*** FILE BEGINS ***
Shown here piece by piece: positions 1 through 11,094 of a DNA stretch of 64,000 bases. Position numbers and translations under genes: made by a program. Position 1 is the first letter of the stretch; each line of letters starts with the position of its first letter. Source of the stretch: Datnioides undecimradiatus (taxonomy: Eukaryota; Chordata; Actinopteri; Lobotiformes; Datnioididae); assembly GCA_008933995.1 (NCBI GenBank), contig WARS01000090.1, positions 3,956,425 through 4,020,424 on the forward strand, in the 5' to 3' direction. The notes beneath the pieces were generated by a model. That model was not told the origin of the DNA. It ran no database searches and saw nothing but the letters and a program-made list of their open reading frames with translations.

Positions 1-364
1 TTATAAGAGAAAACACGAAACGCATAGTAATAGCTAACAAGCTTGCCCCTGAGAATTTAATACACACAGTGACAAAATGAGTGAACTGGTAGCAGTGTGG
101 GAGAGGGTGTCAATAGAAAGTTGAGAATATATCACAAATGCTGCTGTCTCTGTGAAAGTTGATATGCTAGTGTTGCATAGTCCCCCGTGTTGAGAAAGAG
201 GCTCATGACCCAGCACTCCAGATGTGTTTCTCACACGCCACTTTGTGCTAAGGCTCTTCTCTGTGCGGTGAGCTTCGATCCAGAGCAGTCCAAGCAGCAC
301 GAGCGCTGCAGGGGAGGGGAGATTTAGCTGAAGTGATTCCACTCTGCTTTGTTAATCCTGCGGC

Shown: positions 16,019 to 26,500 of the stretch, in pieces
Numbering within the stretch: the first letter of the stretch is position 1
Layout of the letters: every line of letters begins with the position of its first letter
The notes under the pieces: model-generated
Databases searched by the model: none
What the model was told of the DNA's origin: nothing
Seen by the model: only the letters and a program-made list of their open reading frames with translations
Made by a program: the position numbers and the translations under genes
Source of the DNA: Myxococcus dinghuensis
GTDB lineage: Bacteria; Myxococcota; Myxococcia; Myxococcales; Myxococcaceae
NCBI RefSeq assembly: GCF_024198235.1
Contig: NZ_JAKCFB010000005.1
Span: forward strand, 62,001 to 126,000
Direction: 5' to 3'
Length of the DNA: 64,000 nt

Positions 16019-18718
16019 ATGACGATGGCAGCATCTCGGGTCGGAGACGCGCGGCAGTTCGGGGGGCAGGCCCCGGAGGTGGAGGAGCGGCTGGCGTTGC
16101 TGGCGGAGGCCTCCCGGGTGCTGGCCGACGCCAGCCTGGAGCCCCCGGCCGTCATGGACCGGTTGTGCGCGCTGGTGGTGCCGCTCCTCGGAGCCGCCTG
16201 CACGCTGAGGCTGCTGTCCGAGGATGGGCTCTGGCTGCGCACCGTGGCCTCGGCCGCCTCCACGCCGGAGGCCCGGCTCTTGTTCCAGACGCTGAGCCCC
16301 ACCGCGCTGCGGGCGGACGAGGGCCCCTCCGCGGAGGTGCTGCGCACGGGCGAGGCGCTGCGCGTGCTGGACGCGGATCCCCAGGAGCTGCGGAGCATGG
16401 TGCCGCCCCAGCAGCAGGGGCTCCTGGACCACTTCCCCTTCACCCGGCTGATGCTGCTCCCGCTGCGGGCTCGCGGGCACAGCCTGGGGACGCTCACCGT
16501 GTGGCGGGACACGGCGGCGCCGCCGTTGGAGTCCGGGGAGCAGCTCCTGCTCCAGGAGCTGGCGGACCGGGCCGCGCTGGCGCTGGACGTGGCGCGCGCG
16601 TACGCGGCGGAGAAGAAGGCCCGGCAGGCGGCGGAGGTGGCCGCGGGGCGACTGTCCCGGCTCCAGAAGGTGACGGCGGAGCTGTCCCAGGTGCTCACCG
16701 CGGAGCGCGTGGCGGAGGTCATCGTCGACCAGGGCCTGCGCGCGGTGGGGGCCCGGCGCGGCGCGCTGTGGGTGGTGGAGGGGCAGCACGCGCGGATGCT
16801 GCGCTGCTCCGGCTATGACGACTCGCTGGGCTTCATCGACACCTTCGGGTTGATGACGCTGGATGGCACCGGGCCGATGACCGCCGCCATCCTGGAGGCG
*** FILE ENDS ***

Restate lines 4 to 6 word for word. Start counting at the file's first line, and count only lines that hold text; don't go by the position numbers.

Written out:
101 GAGAGGGTGTCAATAGAAAGTTGAGAATATATCACAAATGCTGCTGTCTCTGTGAAAGTTGATATGCTAGTGTTGCATAGTCCCCCGTGTTGAGAAAGAG
201 GCTCATGACCCAGCACTCCAGATGTGTTTCTCACACGCCACTTTGTGCTAAGGCTCTTCTCTGTGCGGTGAGCTTCGATCCAGAGCAGTCCAAGCAGCAC
301 GAGCGCTGCAGGGGAGGGGAGATTTAGCTGAAGTGATTCCACTCTGCTTTGTTAATCCTGCGGC